With the independent country landscape heating up, we’re seeing it work it’s way here in New England as well. It’s exciting to see the shows continue to be added and I hope to try and attended a bunch of them. It’s my goal to review these shows as I attend to help these artists gain some fans up here with my growing readership. Check out this list I compiled on the ones I have been watching.
Well I have to admit, Luke Combs has a lot going for him. He comes across as an incredibly likeable guy, and someone that most genuine people can get behind. The type you can shoot the breeze with and have a beer. I have some family and friends that were aware of him quite a bit before he made it to radio since he performed a lot in the North Carolina area. Like many mainstream albums, they tend to be a mixed bag to me. There are some solid songs and then some offerings that I skip over. It's something that I still have a hard time with seeing how so many independent artists put out such strong full albums, but it is what it is.
I don't look at my little website as any sort of news site per say. I do this because I want to help give many of the smaller artists a voice while still covering many of the larger independent (and occasionally mainstream) acts. When something big does happen however, I want to spend a little time to discuss such an event. I'm an unapologetic huge supporter of Aaron Watson. It's artists like him that pulled me away from mainstream when I started to realize the path it was going down. He and a few others, got me out of the bro-country trap and into the style of music I had been looking for the whole time. It's with incredible elation, that I get to say our boy Aaron Watson has an official Top-30 Country radio song with Outta Style.
Well it’s about time I give you a short list of some of my favorite albums of 2017. This year continues to display the momentum the independent country underground has been gaining. This represents just five of my favorite albums thus far. I chose them for not only their content, but their marketability in some cases, which could impact the mainstream audience.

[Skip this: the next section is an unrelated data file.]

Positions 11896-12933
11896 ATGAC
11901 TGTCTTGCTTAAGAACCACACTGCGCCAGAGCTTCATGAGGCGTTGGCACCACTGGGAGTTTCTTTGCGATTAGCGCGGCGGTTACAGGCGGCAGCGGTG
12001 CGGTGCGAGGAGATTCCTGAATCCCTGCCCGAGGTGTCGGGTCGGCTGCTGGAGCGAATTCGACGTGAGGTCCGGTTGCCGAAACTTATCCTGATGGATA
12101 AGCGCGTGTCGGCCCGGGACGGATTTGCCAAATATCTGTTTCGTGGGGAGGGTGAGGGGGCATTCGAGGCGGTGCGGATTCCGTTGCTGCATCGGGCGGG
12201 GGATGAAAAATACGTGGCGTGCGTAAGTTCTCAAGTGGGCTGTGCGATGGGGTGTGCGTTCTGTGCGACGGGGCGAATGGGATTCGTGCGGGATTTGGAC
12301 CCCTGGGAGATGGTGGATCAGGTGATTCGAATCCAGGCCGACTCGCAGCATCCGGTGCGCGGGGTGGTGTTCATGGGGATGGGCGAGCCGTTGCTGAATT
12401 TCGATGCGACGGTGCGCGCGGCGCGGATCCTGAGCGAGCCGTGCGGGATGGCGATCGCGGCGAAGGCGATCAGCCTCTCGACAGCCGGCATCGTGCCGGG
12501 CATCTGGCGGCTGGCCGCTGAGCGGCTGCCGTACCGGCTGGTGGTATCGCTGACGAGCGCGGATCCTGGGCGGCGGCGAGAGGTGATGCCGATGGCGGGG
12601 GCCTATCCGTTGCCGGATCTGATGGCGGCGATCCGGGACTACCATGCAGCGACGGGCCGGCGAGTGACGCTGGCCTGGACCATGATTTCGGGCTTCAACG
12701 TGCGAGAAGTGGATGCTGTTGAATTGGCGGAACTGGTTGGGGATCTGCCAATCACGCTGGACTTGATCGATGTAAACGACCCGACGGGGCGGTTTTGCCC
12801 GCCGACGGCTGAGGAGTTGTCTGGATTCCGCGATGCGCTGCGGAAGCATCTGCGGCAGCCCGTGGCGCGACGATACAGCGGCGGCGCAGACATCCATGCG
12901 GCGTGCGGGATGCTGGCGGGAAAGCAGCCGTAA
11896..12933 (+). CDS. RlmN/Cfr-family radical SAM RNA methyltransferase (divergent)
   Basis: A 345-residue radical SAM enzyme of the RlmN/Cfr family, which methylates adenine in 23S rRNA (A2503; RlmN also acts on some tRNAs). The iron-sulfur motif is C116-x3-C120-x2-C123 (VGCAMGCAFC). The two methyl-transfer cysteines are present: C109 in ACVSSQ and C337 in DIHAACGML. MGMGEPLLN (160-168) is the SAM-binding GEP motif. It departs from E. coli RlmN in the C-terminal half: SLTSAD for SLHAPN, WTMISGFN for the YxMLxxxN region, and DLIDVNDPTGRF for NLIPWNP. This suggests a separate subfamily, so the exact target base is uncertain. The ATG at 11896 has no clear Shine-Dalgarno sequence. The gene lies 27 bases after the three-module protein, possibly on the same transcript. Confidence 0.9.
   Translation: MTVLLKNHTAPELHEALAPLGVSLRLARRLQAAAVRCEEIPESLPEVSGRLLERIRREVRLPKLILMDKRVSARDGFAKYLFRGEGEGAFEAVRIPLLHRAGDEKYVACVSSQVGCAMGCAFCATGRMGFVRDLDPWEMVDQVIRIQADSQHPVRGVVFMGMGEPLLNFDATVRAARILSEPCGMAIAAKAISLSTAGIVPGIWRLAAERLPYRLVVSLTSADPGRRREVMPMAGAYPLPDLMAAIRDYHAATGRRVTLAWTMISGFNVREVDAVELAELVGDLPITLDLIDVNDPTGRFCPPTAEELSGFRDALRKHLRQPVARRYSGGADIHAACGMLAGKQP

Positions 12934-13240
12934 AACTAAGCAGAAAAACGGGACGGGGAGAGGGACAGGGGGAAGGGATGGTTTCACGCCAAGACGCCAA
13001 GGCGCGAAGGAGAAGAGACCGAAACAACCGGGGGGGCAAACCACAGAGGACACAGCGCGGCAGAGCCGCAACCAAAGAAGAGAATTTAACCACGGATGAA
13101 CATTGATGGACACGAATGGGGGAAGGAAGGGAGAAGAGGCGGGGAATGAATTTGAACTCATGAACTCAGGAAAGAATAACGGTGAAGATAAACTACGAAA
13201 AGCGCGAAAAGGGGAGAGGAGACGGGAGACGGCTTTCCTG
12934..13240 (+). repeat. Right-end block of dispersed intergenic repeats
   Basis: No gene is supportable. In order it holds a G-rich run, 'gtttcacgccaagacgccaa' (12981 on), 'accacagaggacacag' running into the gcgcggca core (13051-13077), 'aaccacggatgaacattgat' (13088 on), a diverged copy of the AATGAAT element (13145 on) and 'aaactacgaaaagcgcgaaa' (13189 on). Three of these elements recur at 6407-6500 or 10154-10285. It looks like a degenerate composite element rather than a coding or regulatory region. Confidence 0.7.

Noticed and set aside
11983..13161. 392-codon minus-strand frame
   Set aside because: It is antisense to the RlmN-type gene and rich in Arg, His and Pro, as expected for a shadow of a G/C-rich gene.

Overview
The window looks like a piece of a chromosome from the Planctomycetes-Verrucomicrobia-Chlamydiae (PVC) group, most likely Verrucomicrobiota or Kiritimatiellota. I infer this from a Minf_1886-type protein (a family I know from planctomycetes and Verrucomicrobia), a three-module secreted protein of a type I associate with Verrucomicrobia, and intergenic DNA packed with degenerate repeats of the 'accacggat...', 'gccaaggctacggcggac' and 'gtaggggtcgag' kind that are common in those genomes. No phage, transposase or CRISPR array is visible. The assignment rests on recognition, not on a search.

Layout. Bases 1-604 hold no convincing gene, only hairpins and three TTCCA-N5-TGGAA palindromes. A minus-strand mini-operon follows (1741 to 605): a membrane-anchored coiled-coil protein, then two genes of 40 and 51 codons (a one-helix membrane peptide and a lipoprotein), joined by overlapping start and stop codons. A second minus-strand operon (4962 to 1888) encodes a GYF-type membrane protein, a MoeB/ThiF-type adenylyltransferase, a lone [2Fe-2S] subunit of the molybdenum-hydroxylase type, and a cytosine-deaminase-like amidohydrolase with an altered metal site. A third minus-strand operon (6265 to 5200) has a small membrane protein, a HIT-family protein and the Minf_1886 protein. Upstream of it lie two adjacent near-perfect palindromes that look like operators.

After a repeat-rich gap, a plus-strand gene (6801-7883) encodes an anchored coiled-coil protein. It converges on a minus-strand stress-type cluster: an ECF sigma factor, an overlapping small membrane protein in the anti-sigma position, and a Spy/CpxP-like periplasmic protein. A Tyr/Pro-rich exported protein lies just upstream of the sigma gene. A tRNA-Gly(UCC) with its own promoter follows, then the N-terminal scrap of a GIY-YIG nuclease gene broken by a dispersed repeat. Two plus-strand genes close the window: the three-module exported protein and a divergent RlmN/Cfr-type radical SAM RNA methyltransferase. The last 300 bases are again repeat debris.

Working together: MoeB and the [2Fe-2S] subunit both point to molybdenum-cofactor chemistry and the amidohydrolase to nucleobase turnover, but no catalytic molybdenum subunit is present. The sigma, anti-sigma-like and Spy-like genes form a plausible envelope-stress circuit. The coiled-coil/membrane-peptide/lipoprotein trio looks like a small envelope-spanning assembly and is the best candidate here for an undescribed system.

The farther that I have immersed myself into the world of Texas Country Music, the bigger picture I begin to put together. I went from moving slowly away from mainstream country to nearly exclusively listening to Texas and Red Dirt music. As I have stated on multiple prior accounts, I find it to be a consistently higher quality melting pot for music. It satisfies the variations in genres such as country, folk and southern rock without me having to change the station if I’m streaming a Texas Red Dirt radio station. However, I have noticed an attitude among some of the music fans that I find bothersome and confusing that I believe could hurt the spread of good music all around.
Well this past Weekend I headed up to my grandfather's house way up in Maine for a nice long weekend of relaxation and family time. While I listen to a lot of country music, you may have observed the name of this "whole thing" as being Pitstop for Country. Well, that hints that I am a fan of racing – in particular NASCAR and have followed it for most of my young life. I listen to Sirius XM NASCAR daily to keep up with all the news and commentary in the NASCAR world. On the ride up I listened per usual and on of my favorite shows, The Morning Drive, Jeff Gluck and Pete Pistone interviewed country artist Carly Pearce. For this weekends Brickyard 400, Carly had the honor of singing the National Anthem at the world famous Indianapolis Motor Speedway for this very special race.
Once a powerful part of our society, radio has experienced some changes that many likely never could forecast. It's one of those communications that is just a given. Radio. A simple word that unlocks the hidden channels to hear music, politics, religion, or sports at home, at the office, in the car. It leaves room for the imagination. Before the digital switch in 2009, some television stations even had their own radio stations and you could listen in to tv shows, news, etc. I vividly remember countless times driving home from camping on Cape Cod on a Sunday night in the summer with The Wonderful World of Disney coming through the speakers of my dad's truck. Kids nowadays have no idea what that's like. Some of us may be sentimental about radio, but should it continue to wither and die? Country radio especially has been experiencing some difficult changes with how we take in music.
Guest POst By: Doug Palmer
I'll tell ya, this weekend is shaping up to be a good one! This year has been a great year for me to attend Texas Country concerts up here in New England and New York. So far I've seen Whiskey Myers, Stoney Larue, Casey Donahew, Kylie Frey, Randy Rogers, and this coming weekend I'll be seeing Cody Jinks, Sunny Sweeney and Paul Cauthen. This show is in Cambridge, MA so it is just above Boston which will entail the train tickets and such. Is it ideal? Nope. I would much rather go to a nice bar and watch them all perform, but considering the music venues in New England, I'll take what I can get.
Just a Massachusetts guy supporting Texas and other independent country/Americana artists.
Check out my spotify for good tunes!